Latest Government figures show that the UK's beleaguered manufacturing sector is growing at twice the anticipated rate. And where better to take the temperature of industry than the Black Country?
Last week I visited Tricorn (LON:TCN), a Midlands manufacturer that is not so much a metal basher as a metal bender. Long standing subscribers of Red Hot Penny Shares may recall that this admirable little company delivered us a 138% return in 2005. Since then it has been battered by the recession. But it is now showing every sign of staging a recovery.
I like manufacturing men. They are straightforward and realistic. They work in grubby premises that City gents would not enter without rubber gloves. They've seen plenty of ups and downs, so they know better than to look further ahead than the current order book.
Subscribe to MoneyWeek
Subscribe to MoneyWeek today and get your first six magazine issues absolutely FREE
All the same, there was no doubt of the prevailing sense of optimism at Tricorn, a reflection of the views of its major customers.
A thriving business in high precision parts
Tricorn has four manufacturing businesses. Two of these are still in the doldrums: RMDG Aerospace, which supplies rigid pipes and assemblies for aero engines; and Redman Fittings, which makes a unique system for joining polyethylene pipes. But the two major subsidiaries that account for over 70% of Tricorn's sales are going great guns. One of these is Malvern Tubular Components and the second, the subject of my visit, is Maxpower Automotive.
Tricorn's specific skill is taking a length of pipe and bending and twisting it into a very specific shape. Chief Executive Mike Welburn pointed out that engine and mechanical plant designers tend to decide the conformation of all the major parts first. Then they simply assume that these can always be connected by the necessary pipes and cables.
As an example, I was shown a number of oil dipsticks. Lift up the bonnet of your car and the dipstick is easy to find and most probably a straight piece of metal. However, in some of the off-road vehicles made by Tricorn's customer Perkins, the oil tank is hidden behind a number of other components. It can only be reached by a long and twisting dipstick made from a flexible spring. This one item, of which Tricorn makes numerous versions, is a good example of the sort of high precision, low volume parts that it makes to exacting specification.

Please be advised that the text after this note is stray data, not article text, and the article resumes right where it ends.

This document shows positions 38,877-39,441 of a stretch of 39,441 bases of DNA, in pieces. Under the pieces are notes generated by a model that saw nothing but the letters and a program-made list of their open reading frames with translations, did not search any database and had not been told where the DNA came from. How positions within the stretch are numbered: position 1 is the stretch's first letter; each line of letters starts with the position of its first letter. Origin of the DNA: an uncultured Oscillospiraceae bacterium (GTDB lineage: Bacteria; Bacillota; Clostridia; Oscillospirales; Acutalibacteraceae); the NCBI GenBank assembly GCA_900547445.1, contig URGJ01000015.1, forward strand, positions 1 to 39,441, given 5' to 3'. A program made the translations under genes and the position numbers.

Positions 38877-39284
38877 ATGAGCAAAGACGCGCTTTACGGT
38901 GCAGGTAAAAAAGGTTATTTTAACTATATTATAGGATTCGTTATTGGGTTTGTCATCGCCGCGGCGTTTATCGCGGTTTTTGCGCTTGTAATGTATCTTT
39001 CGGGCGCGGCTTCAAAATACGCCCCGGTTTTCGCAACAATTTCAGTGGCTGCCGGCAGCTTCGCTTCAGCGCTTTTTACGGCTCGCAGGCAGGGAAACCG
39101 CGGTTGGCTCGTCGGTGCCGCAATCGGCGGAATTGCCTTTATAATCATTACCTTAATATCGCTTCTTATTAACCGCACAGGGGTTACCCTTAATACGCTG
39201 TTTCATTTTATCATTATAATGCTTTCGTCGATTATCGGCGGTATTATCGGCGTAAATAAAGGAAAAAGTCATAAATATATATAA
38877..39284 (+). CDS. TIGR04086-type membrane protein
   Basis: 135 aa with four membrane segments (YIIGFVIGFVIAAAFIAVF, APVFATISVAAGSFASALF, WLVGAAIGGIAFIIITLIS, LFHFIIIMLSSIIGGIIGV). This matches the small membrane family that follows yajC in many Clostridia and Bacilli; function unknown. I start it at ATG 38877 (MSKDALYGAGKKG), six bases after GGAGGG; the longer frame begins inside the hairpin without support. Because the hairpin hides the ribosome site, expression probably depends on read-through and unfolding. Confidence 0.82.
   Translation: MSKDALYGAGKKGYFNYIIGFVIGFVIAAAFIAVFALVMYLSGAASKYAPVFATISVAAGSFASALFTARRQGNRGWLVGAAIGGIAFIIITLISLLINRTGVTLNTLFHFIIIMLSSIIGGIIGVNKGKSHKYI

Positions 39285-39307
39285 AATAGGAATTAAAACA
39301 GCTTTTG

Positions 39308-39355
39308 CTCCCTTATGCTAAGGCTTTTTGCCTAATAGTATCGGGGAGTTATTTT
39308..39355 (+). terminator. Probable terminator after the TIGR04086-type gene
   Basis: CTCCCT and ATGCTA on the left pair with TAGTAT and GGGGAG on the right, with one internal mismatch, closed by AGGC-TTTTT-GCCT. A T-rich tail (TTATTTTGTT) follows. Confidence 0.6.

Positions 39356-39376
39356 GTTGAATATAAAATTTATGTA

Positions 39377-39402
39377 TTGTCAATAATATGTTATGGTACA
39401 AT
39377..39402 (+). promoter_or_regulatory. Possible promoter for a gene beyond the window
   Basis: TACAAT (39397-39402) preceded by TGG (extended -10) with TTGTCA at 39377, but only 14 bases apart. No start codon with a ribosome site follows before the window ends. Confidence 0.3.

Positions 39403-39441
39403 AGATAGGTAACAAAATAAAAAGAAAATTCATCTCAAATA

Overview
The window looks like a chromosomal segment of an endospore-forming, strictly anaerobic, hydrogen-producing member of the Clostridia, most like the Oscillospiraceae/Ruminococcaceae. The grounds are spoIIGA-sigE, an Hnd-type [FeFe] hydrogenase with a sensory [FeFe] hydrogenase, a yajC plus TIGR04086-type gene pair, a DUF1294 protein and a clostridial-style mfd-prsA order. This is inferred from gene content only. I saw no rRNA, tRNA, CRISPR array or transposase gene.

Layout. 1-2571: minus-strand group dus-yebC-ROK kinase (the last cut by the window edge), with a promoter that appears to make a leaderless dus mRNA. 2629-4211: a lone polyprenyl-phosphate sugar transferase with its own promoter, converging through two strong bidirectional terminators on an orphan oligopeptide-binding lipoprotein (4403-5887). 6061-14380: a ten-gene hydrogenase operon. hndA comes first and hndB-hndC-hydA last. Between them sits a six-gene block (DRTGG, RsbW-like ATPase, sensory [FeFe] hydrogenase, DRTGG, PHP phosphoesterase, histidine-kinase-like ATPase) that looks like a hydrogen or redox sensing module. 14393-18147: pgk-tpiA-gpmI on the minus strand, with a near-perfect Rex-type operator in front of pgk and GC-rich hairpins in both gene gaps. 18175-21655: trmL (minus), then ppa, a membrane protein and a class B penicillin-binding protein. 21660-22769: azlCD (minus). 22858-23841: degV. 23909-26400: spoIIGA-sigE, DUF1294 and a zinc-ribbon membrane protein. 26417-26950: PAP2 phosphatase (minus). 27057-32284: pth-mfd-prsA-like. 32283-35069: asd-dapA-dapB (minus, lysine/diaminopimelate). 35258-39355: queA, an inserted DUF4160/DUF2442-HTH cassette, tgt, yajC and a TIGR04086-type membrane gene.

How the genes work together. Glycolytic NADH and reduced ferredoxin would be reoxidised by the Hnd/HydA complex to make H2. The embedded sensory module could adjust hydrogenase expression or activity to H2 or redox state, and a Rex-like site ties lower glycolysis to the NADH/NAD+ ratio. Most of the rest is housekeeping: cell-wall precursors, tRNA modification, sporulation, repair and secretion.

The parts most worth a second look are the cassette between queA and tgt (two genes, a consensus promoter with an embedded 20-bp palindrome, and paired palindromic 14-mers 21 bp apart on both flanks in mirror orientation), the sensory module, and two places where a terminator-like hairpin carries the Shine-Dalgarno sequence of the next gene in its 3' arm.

Malvern Tubular Components handles larger tubes, which are supplied to customers in the power generation, mining and oil industries. This subsidiary is now on course for a record year. And it's about to embark upon an investment program to increase capacity and broaden its scope.
Maxpower Automotive meanwhile deals with slimmer tubes, twisting them into intricate shapes typically for off-road vehicles such as heavy earth movers. As such, it is very much dependent upon the fortunes of its customers. But these are clearly on the rise.
Claim your special FREE report: 10 simple rules for maximising your penny share profits
- Receive the stock market wisdom of a top-level penny share expert
- Your essential guide to playing the small caps market
Why manufacturers are returning to the UK
An important lesson from my visit was the extent to which Maxpower Automotive Components works with its customers. Gone are the days when engine manufacturers would simply source components from whichever supplier offered the cheapest price. Computer-based design modules are shared by Maxpower and its customers, enabling them to jointly perfect the design of components.
Tricorn regularly suggests improvements to its customers: for example, in the area of lightweight nylon as opposed to metal components. It is a reliable as well as an innovative supplier. Today, manufacturers demand components that are 99.9% reliable; but they are pushing for 100%.
To this end, a mistake-proofing system known as Poke-Yoke' (based on the Japanese term Poka-Yoke meaning fail-safing') has been introduced. It ensures that each product can be mechanically checked to instantly spot any defect.